New Releases Sept. 14—20 and Readers Choice C*ntest

Happy Monday! Oh, wait. That’s an oxymoron. Anyway, looks like a week for fantasy this time out in our weekly tour of new spec fiction releases. Well okay, fantasy and zombies. Just when I think zombies have shambled off and died, here comes a new brain-eating bunch. But I guess that’s the way with zombies, isn’t it? 
Now…what do you want to read this week? As always, leave a comment telling me the book you’d most like to win, and maybe will make your wishes come true. Your choice of print or digital unless otherwise stated. International? Of course! As long as Book Depository delivers to your country, please enter. If you’d prefer the first book in a series listed here, that’s okay, too. 
Anarchy: A Novel (Advent Trilogy #2), by James Treadwell, (September 17, Atria/Emily Bestler Books)
If there’s one thing Gavin Stokes knows, it’s that something unimaginably dangerous has returned to the world. A mad dog runs amok, a mermaid floats in the bay, and a wild beast stalks the countryside. He and others make the same strange claim: magic has returned. All signs point to it. Now, Gavin’s aunt has disappeared. A young girl who’s been accused of murder vanishes from a locked cell. She is at large somewhere in a vast wilderness. Meanwhile, a desolate child leaves the home that has kept her safe all her life and strikes out into the unknown. And a mother, half mad with grief for her lost son, sets off to find him. There is a place where all their journeys meet. But someone is watching the roads.  (U.S. Release) 
Born of Hatred (Hellequin Chronicles #2), by Steve  McHugh, (September 17, 47North)
There was a time when Nathan Garrett was feared. When the mention of his name was enough to stop his enemies in their tracks. That time has long since passed. When Nathan’s friend asks for help investigating a pattern of horrific crimes, he reluctantly agrees. But his investigation leads to a serial killer who is something more, or less, than human, a creature of pure malevolence and hatred. There are some things that even a 1600-year-old sorcerer hesitates to challenge. But when evil targets those Nathan cares about, his enemies will discover exactly who Nathan used to be. And why they will learn to fear him once more. (U.S. Release)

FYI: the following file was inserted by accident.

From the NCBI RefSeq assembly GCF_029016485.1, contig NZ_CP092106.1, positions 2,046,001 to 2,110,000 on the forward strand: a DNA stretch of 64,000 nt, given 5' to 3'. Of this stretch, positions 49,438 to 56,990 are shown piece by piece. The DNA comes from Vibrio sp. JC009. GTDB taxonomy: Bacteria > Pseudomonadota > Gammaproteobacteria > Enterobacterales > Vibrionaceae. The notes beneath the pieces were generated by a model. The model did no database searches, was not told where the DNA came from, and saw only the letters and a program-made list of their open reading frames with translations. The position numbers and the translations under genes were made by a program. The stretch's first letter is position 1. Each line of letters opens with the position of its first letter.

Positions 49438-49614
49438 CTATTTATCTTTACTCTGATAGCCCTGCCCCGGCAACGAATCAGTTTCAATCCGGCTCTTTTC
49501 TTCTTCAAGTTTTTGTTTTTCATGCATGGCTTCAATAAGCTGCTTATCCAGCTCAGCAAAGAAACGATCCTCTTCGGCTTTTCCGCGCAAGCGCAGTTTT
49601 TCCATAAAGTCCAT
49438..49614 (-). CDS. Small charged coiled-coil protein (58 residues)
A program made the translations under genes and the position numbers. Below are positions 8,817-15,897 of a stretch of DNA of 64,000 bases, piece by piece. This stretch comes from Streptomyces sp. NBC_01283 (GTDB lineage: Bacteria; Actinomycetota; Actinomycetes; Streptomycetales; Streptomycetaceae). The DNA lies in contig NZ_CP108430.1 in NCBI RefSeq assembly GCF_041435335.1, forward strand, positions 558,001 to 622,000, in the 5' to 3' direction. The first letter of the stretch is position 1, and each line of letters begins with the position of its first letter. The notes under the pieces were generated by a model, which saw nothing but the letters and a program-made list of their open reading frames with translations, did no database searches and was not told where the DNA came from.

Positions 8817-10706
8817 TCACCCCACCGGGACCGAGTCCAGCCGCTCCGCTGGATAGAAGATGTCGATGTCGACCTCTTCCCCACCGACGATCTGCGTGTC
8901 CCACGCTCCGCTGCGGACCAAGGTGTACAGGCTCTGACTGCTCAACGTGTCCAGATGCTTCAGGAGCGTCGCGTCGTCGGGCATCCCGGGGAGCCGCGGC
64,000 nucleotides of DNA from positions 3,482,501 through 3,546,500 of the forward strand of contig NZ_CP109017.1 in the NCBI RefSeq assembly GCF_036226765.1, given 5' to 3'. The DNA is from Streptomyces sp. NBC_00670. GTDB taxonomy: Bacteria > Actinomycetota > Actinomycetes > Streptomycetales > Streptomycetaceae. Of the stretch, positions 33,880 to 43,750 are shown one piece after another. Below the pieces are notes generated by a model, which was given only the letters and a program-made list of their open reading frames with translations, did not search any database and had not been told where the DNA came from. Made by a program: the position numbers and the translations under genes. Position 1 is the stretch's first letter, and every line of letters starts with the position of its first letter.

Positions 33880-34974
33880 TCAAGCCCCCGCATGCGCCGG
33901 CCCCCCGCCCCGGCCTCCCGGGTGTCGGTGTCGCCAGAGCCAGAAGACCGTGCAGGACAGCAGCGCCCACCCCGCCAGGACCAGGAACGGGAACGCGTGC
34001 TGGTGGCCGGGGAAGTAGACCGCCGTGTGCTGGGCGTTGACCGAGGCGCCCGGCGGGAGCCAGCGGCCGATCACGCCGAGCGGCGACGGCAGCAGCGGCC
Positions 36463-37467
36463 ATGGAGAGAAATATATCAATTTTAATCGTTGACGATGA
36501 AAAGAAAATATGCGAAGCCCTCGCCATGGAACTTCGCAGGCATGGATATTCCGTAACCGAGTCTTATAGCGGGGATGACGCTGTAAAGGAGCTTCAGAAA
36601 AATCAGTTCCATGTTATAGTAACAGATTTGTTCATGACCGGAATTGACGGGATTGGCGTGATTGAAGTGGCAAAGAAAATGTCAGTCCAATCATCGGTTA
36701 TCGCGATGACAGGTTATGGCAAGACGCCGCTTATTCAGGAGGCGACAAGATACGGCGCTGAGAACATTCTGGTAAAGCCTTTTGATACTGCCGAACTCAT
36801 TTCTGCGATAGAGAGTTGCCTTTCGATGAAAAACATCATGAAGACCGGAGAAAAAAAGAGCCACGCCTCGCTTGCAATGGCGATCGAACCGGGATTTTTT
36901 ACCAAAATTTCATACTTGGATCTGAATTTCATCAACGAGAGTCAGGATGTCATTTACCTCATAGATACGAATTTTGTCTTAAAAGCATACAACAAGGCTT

Crimes Against Magic (Hellequin Chronicles #1) , by Steve McHugh
Steve McHugh, (September 17, 47North)
It’s been almost ten years since Nathan Garrett woke on a cold warehouse floor with nothing but a gun, a sword, and no idea of who he was or how he got there. His only clue, a piece of paper with his name on it. Since then, he’s discovered he’s a powerful sorcerer and has used his abilities to work as a thief for hire. But he’s never stopped hunting for his true identity, and those who erased his memory have never stopped hunting for him. When the barrier holding his past captive begins to crumble, Nathan swears to protect a young girl who is key to his enemy’s plans. But with his enemies closing in, and everyone he cares about becoming a target for their wrath, Nathan is forced to choose between the life he’s built for himself and the one buried deep inside him.  (U.S. Release) 
Delia’s Shadow, by Jaime Lee Moyer, (September 17, Tor)
It is the dawn of a new century in San Francisco and Delia Martin is a wealthy young woman whose life appears ideal. Delia’s most loyal companions are ghosts, as she has been gifted with an ability to peer across to the other side. Since the great quake rocked her city in 1906, Delia has been haunted by an avalanche of the dead clamoring for her help. Delia flees to the other side of the continent. After several years in New York, Delia believes she is free. Until one determined specter appears and she realizes that she must return to the City by the Bay in order to put this tortured soul to rest. It will not be easy, as the ghost is only one of the many victims of a serial killer who was never caught. A killer who after thirty years is killing again and who is now aware of Delia’s existence. 
Don’t Go Chasing Waterfalls (Pax Arcana 0.6), by Elliott James, (September 17, Orbit)
This is the second in a series of short stories by debut author Elliott James. The first of his novels, Charming, will be out in September 2013. Nothing with the Cunning Folk is ever free. When John Charming goes to Sarah White for help with a minor ghost problem, he soon finds himself dealing with a restless spirit on a completely different scale. And the last thing you want to be when hunting a water spirit is out of your depth. (ebook only) 
Fortunately, the Milk, by Neil Gaiman, (September 17, HarperCollins)
“I bought the milk,” said my father. “I walked out of the corner shop, and heard a noise like this: T h u m m t h u m m. I looked up and saw a huge silver disc hovering in the air above Marshall Road.” “Hullo,”I said to myself. “That’s not something you see every day. And then something odd happened.” Find out just how odd things get in this hilarious story of time travel and breakfast cereal. While picking up milk for his children’s cereal, a father is abducted by aliens and finds himself on a wild adventure through time and space.